Brideside is an eCommerce platform specializing in women’s formalwear. They focus mainly on bridesmaids dresses, with a goal of making the dress selection process convenient, stress-free, and fun. Not only can brides go to Brideside HQ for a fully catered bridesmaid dress trying on experience (complete with champagne and snacks), but they can also have bridesmaids order different dresses for home try-on.

Project Brief:

Brideside faced a challenge in communicating both their digital and in-home offerings to their customers in a compelling way. They needed to re-think their brand, which would in turn help them communicate their offerings in a more streamlined way.

Project Objectives:

Brideside needed help evaluating their brand offerings and refining the overall user experience of their platform. More specifically, they needed to:

  • Dramatically improve conversion rate (the percentage of customers who sign up and transact)

  • Clearly convey their unique value proposition and concierge-driven service offering to our customers

  • Convey a uniquely differentiated and highly credible brand that is best in class in service, style, and customer experience

  • Create a differentiated and seamless online customer experience through thoughtful UI design


Product Designer


July 2016 - September 2016


Landscape analysis, competitive analysis, service mapping, user journeys


UX/UI Design


Pen & paper, Sketch, InVision

Landscape + Competitive Analysis

Brideside was a fun project because we got to pitch our services to them instead of them coming to us. However, this meant that we had to do a lot of legwork at the outset to capture their attention. Conducting a thorough analysis of the current digital retail landscape proved crucial to doing so.

Focusing on direct competitors as well as leaders in the digital retail space allowed us determine the best practices for a digital retail offering. This in turn allowed us to suss out how Brideside can situate themselves on a visual and structural level.

Our war room during landscape and competitive analysis

Our war room during landscape and competitive analysis

Digital Strategy

In 2016, merging an e-commerce platform with a concierge experience was just starting to become the new service trend for retail spaces. We knew that mixing the digital and physical would be a challenge, but by focusing first on setting the stage for success in their website, we could set the groundwork for success in the physical products and spaces that customers interact with.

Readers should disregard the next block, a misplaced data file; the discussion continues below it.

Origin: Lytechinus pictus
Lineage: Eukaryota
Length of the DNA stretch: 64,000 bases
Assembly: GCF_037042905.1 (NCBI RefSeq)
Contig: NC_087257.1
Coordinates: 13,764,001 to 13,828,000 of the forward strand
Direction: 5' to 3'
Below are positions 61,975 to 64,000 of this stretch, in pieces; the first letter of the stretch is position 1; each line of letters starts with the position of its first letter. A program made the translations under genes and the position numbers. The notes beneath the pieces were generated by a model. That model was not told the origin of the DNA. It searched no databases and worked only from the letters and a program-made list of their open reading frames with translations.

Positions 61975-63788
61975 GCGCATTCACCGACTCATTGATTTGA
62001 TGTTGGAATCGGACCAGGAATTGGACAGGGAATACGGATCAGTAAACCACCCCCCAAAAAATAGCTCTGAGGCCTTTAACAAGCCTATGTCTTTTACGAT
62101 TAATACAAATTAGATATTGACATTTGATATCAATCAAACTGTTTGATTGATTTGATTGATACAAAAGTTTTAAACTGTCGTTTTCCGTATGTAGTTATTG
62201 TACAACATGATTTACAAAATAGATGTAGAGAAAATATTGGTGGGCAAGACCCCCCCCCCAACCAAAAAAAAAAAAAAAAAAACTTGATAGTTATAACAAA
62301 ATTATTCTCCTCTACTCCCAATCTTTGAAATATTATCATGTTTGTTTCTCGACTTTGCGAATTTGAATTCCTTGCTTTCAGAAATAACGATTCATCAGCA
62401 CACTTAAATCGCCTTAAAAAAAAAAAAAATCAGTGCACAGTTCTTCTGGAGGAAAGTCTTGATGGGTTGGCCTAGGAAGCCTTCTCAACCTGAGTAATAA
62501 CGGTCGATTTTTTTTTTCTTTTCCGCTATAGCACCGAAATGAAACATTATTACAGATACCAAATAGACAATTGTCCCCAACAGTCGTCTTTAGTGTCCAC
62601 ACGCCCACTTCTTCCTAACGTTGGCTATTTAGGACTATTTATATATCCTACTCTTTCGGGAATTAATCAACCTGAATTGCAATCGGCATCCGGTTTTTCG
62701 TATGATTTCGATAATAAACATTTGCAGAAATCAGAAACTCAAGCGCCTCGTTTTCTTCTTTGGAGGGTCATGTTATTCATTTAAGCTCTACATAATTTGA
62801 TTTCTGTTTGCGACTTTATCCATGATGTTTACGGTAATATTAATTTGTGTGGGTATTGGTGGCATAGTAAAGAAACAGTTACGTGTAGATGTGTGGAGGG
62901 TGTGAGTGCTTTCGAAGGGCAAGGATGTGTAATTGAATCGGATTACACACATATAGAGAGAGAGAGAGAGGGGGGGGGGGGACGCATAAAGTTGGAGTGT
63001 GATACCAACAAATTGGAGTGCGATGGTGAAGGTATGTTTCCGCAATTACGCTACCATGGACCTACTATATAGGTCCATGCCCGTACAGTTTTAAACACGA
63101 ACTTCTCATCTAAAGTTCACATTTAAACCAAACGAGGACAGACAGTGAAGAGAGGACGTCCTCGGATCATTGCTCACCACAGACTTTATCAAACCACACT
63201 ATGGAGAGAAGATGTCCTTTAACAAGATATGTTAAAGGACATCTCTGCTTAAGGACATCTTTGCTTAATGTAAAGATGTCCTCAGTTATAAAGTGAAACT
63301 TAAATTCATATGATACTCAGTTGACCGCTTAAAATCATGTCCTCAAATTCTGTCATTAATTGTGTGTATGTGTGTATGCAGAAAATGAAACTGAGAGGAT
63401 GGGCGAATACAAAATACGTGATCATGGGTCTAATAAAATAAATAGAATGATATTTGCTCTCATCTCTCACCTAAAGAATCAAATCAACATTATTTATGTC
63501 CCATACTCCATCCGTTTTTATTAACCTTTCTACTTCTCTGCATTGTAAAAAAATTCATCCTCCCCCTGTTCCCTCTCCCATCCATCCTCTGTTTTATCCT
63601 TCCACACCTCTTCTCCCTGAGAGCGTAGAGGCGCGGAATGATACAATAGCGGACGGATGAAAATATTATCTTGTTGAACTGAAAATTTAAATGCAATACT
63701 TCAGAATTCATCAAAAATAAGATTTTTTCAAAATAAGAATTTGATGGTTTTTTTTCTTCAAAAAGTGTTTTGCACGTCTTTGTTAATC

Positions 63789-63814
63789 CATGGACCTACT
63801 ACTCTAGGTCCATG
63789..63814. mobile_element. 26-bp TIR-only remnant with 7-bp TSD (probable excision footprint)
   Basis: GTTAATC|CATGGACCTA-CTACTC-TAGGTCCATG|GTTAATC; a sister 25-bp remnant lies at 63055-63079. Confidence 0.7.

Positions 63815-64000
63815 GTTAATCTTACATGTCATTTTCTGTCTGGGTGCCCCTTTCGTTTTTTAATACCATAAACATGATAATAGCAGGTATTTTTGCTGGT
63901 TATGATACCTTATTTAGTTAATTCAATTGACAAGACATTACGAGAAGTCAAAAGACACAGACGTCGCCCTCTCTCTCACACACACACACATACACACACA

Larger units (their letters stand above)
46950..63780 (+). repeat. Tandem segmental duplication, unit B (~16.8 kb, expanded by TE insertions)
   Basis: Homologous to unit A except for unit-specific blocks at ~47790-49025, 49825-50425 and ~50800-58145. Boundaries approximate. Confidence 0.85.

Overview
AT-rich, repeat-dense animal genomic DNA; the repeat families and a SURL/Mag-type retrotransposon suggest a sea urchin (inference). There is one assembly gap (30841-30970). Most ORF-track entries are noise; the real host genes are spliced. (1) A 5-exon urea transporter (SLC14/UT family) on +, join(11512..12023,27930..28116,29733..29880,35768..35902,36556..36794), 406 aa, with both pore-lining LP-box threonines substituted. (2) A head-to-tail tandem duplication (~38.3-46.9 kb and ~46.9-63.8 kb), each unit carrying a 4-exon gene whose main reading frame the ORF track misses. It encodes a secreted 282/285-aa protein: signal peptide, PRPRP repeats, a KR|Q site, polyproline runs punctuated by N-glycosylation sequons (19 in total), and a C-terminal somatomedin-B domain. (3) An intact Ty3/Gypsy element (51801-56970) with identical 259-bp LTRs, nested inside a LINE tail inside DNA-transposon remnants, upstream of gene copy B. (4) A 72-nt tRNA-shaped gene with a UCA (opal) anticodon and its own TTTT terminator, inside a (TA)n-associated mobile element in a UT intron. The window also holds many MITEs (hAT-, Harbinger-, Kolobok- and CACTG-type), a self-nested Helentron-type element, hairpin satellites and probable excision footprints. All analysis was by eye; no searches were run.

Service Design

Brideside’s most obvious benchmark was Warby Parker who pioneered the home try-on experience. Mapping out their service experience and then presenting that to Brideside was important in communicating how crucial service design is to a success.

By initially leaving Brideside’s service map open and not allowing the client to arbitrarily fill it out , we gave us the breathing room to research how best to serve the Brideside customer. This was crucial in allowing us to determine where Brideside could interact with their customers versus merely conducting a transaction.

Warby Parker’s service blueprint juxtaposing Brideside’s service opportunity

Warby Parker’s service blueprint juxtaposing Brideside’s service opportunity

Artboard 1.png


After testing various style tiles and landing on a potential color palette and typography, we broke down each section into week-long sprints. On Mondays we would start off by breaking down the section even further, establishing the interactions and flows that would need to take place.

A breakdown of the product detail page

A breakdown of the product detail page

We ensured that each team member (there were four total) started off the week on their own in order to explore their own take on the designated section. This would give us options to test more quickly and land at the best design as quickly as possible.

Testing & Iteration

Every sprint involved user testing with peers, as well as some guerrilla testing in public spaces with strangers. Since Brideside is ultimately a retail experience, we did not want to limit testing to brides or bridesmaids.

Three iterations of the Brideside homepage

Three iterations of the Brideside homepage